Our findings suggest that interventions to reduce exposure to gender-based violence (mostly reported by girls) need to combine a number of components. These include social empowerment, sexual health education, economic strengthening, self-defence and educating boys about gender equality.

What we found

We identified 18 studies with a total of 21 interventions to prevent or reduce gender-based violence. They included a total of 39,746 young people from areas with high HIV prevalence in Brazil, Ethiopia, Kenya, South Africa, Uganda and Zimbabwe. Despite our comprehensive search, we found no studies focusing specifically on young people living with HIV or from key populations. Of the studies we included, ten had only girl participants; two had only boy participants and six included both boys and girls.

We found three types of interventions that reduced exposure to gender-based violence:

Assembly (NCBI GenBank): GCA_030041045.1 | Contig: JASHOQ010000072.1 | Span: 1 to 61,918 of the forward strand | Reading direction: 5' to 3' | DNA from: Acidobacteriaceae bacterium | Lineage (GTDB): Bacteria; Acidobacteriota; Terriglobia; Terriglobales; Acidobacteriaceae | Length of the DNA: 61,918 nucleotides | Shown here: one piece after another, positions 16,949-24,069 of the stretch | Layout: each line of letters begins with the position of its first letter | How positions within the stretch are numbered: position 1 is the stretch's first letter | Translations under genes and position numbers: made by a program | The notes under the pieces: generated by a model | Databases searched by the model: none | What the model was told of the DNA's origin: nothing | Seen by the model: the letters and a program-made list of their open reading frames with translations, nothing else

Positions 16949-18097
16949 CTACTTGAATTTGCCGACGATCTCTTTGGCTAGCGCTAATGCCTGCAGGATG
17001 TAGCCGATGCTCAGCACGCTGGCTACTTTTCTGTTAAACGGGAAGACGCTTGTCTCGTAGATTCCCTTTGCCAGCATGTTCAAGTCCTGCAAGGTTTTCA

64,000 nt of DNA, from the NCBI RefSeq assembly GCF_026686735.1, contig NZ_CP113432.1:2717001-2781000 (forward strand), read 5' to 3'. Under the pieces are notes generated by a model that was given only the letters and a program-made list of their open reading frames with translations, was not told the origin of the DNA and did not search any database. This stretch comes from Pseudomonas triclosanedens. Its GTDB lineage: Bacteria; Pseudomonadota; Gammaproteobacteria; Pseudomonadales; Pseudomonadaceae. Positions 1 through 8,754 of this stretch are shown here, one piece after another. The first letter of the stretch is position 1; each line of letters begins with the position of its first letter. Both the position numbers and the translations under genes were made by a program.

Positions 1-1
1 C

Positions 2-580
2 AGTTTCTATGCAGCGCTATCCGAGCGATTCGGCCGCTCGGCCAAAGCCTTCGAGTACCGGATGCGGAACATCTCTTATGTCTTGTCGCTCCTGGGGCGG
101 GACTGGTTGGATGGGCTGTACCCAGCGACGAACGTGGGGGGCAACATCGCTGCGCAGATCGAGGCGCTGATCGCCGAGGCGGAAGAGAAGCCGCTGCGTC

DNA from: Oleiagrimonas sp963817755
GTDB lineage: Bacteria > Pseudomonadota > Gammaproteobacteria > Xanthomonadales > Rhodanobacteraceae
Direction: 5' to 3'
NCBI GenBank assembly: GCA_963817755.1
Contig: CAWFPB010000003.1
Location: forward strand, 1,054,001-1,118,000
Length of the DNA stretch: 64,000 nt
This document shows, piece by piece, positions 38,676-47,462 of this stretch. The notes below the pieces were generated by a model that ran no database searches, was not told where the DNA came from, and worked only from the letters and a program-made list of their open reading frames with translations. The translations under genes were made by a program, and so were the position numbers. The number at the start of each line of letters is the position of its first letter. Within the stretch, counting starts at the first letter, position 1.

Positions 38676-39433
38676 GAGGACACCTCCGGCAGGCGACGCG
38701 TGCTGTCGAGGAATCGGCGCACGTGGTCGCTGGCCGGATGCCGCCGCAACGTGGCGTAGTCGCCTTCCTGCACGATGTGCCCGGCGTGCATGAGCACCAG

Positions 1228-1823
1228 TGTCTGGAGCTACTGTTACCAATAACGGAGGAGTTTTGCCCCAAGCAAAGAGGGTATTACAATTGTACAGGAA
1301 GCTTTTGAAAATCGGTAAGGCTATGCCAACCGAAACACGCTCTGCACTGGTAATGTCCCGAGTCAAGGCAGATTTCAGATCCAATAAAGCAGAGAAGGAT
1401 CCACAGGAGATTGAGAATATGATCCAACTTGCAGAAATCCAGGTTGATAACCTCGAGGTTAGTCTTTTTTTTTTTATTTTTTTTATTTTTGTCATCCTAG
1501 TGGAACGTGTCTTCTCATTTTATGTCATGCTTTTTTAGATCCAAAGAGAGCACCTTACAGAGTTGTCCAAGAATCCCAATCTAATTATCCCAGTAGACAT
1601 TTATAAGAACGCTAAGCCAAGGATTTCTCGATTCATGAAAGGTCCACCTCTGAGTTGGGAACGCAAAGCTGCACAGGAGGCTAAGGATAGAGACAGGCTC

1) Sexual health and social empowerment interventions that increase girls' skills and knowledge of HIV prevention, sexual and reproductive health and rights, gender equality and conflict resolution.

2) Sexual health, empowerment and economic strengthening interventions with added vocational training or financial literacy.

3) Self-defence interventions for girls together with gender equality training for boys. These interventions taught girls self-defence, de-escalation techniques and how to identify safe spaces in their communities. Boys learned about gender equality and how to de-escalate and intervene if they saw a girl being attacked.

We found two interventions that showed mixed but promising effects in reducing exposure to gender-based violence. These were gender equality education for boys without the self-defence component for girls, and cash transfers to girls and their families. These interventions showed some effectiveness but we only found a few studies.